Vicki Starner presented at our last Forum about the fascinating life and career of Dr. Crawford Long. Vicki is the Director of the Crawford Long Museum in Jefferson, Georgia, and spoke to the importance of Dr. Long's discoveries in surgical anesthesia. Thanks, Vicki, for sharing this remarkable piece of our region's history with us! This Forum is available to view at this YouTube link: Forum - Dr. Crawford Long
A full house during last week's Forum
Be sure to attend our next Forum The Buford Dam & Lake Lanier on October 8th with Geoffrey Whitehead of the U.S. Army Corps of Engineers.
By Executive Director Glen Kyle
Not all history is in the past… and there have been some recent developments between the Cherokee Nation and the United States to prove it! It’s especially interesting when taken in context of our recent summer Chautauqua series about Native Americans and Indian Removal.
The Treaty of New Echota was signed in 1835 and led to the expulsion of the Cherokee from their lands east of the Mississippi. In return for those lands, the Cherokee were promised equivalent lands in what is now Oklahoma, a cash settlement of $5 million, and all travel expenses related to removal paid. One aspect of the treaty, however, has been ignored or avoided by both parties…. Until now.
Depiction of the signing of the Treaty of New Echota on December 29, 1835
In August, Principal Chief Chuck Hoskin, Jr. announced that the Cherokee Nation would be invoking Article 7 of the Treaty of New Echota, which reads: The Cherokee nation having already made great progress in civilization and deeming it important that every proper and laudable inducement should be offered to their people to improve their condition as well as to guard and secure in the most effectual manner the rights guaranteed to them in this treaty, and with a view to illustrate the liberal and enlarged policy of the Government of the United States towards the Indians in their removal beyond the territorial limits of the States, it is stipulated that they shall be entitled to a delegate in the House of Representatives of the United States whenever Congress shall make provision for the same. Chief Hoskin has chosen the delegate, Kimberly Teehee, and has asked Congress to “make provision for the same.” There are several reasons for why this is happening now, among them a new movement among Native Americans to assert themselves and their rights with a strength of voice they have not possessed before. But for whatever reasons, the consequences of a 185-year-old agreement are being brought to bear on our national conversation.
Cherokee Nation Principal Chief Chuck Hoskin Jr. announcing his nomination of Kimberly Teehee as a Cherokee Nation delegate to Congress. (Sue Ogrocki/AP)
What will this mean? Will the delegate be a voting member, or a non-voting member as are several other delegates from U.S. territories? Will this alter the fundamental relationship between the United States and the Cherokee Nation? Does this constitute an implicit acceptance of the Treaty of New Echota by the Cherokee after 185 years? Will other native nations expect, or agitate for, similar representation? Tough questions to answer at this point, but it goes to show that our interpretation of the past is ever-changing, ever-important, and always relevant.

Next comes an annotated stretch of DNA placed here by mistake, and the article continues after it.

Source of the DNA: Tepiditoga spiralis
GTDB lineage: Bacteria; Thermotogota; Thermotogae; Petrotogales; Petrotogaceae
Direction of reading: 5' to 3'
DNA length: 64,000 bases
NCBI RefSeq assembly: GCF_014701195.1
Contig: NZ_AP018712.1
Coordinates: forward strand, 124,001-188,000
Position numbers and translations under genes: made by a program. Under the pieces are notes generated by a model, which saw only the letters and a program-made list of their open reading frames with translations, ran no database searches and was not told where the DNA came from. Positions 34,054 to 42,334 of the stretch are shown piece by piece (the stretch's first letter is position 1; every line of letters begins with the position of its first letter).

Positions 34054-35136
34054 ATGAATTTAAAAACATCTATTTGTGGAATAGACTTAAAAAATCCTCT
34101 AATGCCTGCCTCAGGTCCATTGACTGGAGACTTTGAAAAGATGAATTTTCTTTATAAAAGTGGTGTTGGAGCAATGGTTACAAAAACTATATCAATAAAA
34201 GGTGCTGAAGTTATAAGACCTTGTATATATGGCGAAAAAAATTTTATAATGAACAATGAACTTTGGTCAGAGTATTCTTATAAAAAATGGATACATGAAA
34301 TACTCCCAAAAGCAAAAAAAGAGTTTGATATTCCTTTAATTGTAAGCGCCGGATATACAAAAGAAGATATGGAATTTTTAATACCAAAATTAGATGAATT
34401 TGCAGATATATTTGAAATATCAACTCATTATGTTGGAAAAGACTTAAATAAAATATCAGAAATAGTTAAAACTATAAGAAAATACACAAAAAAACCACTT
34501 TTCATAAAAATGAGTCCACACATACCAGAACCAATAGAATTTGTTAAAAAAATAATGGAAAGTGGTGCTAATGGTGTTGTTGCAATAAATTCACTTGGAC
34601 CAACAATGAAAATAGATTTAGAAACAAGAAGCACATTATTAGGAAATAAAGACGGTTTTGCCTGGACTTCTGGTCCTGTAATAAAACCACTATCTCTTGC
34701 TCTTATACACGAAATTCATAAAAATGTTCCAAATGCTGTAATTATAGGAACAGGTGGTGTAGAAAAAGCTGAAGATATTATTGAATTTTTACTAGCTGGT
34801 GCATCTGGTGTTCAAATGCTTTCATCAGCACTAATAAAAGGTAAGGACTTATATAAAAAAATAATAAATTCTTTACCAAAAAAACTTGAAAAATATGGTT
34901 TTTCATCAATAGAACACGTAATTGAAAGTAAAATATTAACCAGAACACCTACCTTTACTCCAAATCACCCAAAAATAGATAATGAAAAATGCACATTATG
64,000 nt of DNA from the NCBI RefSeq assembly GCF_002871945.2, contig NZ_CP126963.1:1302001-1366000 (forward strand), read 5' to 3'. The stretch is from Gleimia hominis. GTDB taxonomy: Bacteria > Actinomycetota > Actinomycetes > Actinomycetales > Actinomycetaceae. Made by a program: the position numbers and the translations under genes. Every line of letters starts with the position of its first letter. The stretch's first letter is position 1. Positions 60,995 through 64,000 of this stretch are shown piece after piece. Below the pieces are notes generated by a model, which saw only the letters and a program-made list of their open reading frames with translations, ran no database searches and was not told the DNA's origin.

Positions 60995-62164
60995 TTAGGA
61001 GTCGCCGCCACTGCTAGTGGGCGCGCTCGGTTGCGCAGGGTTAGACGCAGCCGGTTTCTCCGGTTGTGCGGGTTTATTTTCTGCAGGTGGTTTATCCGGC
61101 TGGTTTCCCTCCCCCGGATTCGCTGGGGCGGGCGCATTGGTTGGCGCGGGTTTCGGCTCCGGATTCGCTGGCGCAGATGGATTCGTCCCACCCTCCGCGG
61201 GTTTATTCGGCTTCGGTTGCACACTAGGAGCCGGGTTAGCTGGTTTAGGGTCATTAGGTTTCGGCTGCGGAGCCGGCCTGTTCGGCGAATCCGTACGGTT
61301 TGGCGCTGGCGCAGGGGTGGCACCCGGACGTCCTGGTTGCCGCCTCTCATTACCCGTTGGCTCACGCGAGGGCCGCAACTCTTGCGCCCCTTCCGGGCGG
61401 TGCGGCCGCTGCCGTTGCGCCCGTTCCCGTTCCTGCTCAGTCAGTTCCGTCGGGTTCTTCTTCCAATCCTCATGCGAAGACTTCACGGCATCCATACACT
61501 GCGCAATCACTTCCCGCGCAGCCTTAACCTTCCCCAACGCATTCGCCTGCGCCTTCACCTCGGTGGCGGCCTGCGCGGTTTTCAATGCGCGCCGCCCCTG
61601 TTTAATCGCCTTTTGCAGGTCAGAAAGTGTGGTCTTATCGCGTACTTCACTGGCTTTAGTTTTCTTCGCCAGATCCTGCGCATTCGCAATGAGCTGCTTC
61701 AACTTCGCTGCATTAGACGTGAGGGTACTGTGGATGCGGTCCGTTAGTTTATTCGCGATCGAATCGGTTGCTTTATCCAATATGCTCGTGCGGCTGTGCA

This week From the Archives is a souvenir token issued by the 25 Year Club of Chicopee Manufacturing. Chicopee Mill opened in 1927 and was one of the first one-story cotton mills; this was designed with the workers in mind, to ensure well-ventilated areas and improvement of air quality. Chicopee Village, the town created by Chicopee Manufacturing, accommodated 1,500 people and had 250 homes. Included in the town were two churches, a school, a swimming pool, a community center, and a community store.
This token from the archives is a one-dollar coin, given to an employee of the Chicopee Manufacturing Company. The 25 Year Club was a membership given to those workers who had served the company for over 25 years. Members received a token from the Community Store as a souvenir and as a gesture of thanks. These tokens were used within the Community Store as currency for those who were residents of the Chicopee Village. We have many of these Chicopee tokens within our archives including 5 and 10 cent pieces, and we are thankful to hold these pieces of Chicopee history.
In this week's episode of our podcast, Then Again with Ken & Glen, Ken and Glen talk about what led them to a career in museums and offer advice for those who are interested in working at a historic site or museum. Listen at this link: So You Want to Work in a Museum?
If you have a topic you'd like Ken and Glen to discuss, email your ideas to us at email@example.com!
Forum - The Buford Dam & Lake Lanier
October 8th at 7 PM
Only $3 or Free for Museum Members
Geoffrey Whitehead of the U.S. Army Corps of Engineers will present on the history of the Buford Dam and the creation of Lake Lanier. The dam and lake were created to control downstream flooding, provide a reliable source of drinking water and hydroelectric power, and recreation purposes. During this forum you'll learn about the controversy over this huge endeavor and its impact on the surrounding community and environment.
Family Day - The Grandeur That Was Rome!
October 13th from 1-4PM
Free to the public thanks to the Ada Mae Ivester Education Center
October is our month to take a journey farther back into the past than usual on a Family Day - and this year we go back to Rome! With The Grandeur that was Rome join us to experience the rich tapestry of Roman daily life with hand-on activities, living history interpretation, performing arts, cooking, and combat demonstrations!
For more fascinating photos and information on our region's past, follow our social media!
Gentlemen stand in front of J.C. Henderson General Merchandise Store in Gillsville, between 1900 and 1909.